Telecom - Roaming Billing
Roaming is the ability for a customer of mobile communications to automatically make and receive telephone calls, send and receive data, or access other services while travelling outside the geographical coverage area of the home network, by means of using a network of another operator.
Roaming can be either national roaming or international roaming. National roaming means that mobile subscribers make use of another network in geographical areas, where their own operator does not have coverage. This is, for example, used by operators, who do not have complete coverage in a country. International roaming is used when mobile subscribers travel abroad and make use of the network of an operator in the foreign country.
How does it actually take place? If a service provider does not have a network coverage in a particular city or country, then this service provider makes a roaming agreement with another service provider having network in that city or country. As per this agreement, another service provider provides all the available services to the roaming customer of first service provider.
CDRs generated in one roaming partner's area are collected and rated by that roaming partner and finally they are sent to the actual service provider of the roaming customer. Actual service provider charges the end customer for all the roaming services provided based on their predefined service charges.
Two roaming partners settle their financials on monthly basis by exchanging actual roaming CDRs and reports based on those CDRs.
HPMN and VPMN
The Home Public Mobile Network is the network from the operator by which a mobile subscriber has a subscription. The term is used as opposed to Visited Public Mobile Network (VPMN).
The Visited Public Mobile Network is the network used by a mobile subscriber while roaming. The term is used as opposed to Home Public Mobile Network (HPMN).
There are well known bodies like MACH who interface between different roaming partners to help them to exchange their CDRs, setting up roaming agreements and resolving any dispute.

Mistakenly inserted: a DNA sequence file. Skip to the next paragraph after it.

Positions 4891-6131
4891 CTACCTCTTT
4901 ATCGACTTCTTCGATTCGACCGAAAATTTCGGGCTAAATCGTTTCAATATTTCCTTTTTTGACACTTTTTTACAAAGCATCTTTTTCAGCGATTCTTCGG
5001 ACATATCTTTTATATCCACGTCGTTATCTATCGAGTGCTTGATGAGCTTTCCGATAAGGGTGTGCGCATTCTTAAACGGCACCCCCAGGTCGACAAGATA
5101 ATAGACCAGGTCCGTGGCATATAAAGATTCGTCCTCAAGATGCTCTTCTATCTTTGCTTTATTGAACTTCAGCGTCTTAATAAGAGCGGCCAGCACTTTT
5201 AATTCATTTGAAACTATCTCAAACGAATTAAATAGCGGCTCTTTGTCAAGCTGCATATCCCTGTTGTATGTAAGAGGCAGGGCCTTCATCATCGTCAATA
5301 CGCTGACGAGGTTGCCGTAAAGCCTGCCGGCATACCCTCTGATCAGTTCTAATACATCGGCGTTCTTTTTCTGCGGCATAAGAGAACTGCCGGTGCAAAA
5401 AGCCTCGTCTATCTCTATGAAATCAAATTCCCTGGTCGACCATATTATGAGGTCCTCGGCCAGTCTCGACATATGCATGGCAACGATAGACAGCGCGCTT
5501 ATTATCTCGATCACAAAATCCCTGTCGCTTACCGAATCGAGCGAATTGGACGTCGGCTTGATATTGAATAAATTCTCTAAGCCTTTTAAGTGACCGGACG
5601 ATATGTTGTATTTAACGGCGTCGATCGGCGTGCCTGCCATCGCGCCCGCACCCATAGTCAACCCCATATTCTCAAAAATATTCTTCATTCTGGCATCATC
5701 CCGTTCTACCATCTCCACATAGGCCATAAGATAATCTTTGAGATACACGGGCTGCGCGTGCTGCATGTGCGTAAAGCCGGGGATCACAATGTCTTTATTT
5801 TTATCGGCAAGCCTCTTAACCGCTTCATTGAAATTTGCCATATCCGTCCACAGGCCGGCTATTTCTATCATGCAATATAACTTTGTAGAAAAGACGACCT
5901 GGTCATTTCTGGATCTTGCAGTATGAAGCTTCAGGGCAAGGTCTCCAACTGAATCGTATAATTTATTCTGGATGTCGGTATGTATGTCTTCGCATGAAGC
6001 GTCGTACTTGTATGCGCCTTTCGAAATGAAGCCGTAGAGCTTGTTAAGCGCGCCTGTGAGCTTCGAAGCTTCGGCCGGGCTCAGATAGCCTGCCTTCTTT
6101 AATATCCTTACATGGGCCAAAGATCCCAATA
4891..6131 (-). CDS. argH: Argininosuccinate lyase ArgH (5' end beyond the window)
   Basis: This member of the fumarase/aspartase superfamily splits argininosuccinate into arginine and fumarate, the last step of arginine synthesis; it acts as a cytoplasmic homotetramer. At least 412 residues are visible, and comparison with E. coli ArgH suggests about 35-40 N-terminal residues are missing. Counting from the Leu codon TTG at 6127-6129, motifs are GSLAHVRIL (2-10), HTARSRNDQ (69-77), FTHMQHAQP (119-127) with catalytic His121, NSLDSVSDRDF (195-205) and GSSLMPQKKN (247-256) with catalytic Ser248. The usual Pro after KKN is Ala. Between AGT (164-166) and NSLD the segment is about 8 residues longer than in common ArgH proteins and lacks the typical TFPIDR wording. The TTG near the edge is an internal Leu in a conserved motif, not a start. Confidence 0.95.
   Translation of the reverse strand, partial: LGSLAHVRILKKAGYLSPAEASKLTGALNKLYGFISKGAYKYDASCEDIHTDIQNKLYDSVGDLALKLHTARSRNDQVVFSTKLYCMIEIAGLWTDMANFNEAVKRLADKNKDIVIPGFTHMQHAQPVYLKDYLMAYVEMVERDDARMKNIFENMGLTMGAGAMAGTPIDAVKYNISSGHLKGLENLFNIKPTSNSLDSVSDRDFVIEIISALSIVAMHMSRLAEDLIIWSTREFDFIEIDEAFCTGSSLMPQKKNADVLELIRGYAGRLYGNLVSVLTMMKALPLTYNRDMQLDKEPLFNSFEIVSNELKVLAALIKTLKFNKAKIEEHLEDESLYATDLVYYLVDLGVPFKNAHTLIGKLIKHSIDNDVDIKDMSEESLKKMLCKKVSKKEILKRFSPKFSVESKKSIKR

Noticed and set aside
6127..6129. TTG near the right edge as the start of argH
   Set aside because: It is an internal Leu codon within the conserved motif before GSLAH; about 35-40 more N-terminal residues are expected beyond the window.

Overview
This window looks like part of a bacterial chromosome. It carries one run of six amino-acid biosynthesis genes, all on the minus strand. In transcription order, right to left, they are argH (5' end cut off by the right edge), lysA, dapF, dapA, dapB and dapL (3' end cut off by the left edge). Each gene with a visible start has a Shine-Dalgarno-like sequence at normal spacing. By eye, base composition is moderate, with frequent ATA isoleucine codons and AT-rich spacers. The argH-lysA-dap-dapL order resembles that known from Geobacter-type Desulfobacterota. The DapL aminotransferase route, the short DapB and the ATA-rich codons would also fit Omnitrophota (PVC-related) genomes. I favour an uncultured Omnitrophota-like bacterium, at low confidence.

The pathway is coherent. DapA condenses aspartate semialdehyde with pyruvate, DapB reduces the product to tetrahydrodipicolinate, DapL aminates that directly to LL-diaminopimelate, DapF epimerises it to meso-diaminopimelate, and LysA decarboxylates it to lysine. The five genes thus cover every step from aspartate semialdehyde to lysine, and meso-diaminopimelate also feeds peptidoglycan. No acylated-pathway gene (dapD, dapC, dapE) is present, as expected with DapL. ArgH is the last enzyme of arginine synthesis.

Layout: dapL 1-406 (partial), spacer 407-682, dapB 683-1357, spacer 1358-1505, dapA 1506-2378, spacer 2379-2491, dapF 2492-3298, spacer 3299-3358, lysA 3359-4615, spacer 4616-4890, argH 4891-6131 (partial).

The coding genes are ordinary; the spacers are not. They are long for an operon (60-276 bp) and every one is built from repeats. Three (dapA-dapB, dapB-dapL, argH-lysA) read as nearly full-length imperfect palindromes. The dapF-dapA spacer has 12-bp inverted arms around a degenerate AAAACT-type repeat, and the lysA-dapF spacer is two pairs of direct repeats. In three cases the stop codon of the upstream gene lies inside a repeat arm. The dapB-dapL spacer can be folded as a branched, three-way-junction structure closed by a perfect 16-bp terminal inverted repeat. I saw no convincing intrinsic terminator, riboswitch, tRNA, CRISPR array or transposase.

Clearing houses receive billing records from one roaming partner for the inbound roamers and submit billing records to another roaming partner for which this roamer would be called outbound roamer.
What is TAP3?
Transferred Account Procedure version 3 (TAP3) is the process that allows a visited network operator (VPMN) to send billing records of roaming subscribers to their respective home network operator (HPMN). TAP3 is the latest version of the standard and will enable billing for a host of new services that networks intend to offer their customers.
Clearing house uses TAP3 protocol to exchange all the CDRs between different roaming partners. TAP3 defines how and what information on roamed usage must be passed between Network Operators. These files are exchanged using simple FTP connection.
There are different versions of TAP. TAP evolved from TAP1 through TAP2 and TAP2+ to TAP3. The latest release, TAP3, includes support for inter-standard roaming in a satellite network, WLAN and UMTS and other 3G technologies.
GSM TAP Standard TD.57 − GSM Transferred Account Procedure (TAP) defines the format and validation rules for transferring roaming usage information between mobile operators in different countries. TAP3 is the third specification version of the standard. The files transferred are termed TAP files.
GSM RAP Standard TD.32 − GSM Returned Accounts Procedure (RAP) defines the format for returning information on errors found within transferred TAP files/events and thereby rejecting financial liability for those files/events. The files transferred are termed RAP files.
Mobile subscriber travels to another country and creates usage on the foreign network. In order to bill the subscriber, this information has to be passed back to the subscriber's home network. The foreign network will collect information on the usage from it's switches, etc., and then creates TAP files containing the information set out in the standard.
The files are then EXPORTED (on a regular basis, generally at least one file per day) to the home operator, who will IMPORT them and then use the information to invoice the subscriber. The foreign operator will rate the calls and then charge the subscribers home network for all the calls within a file. The home operator can mark up or re-rate the calls in order to make revenue.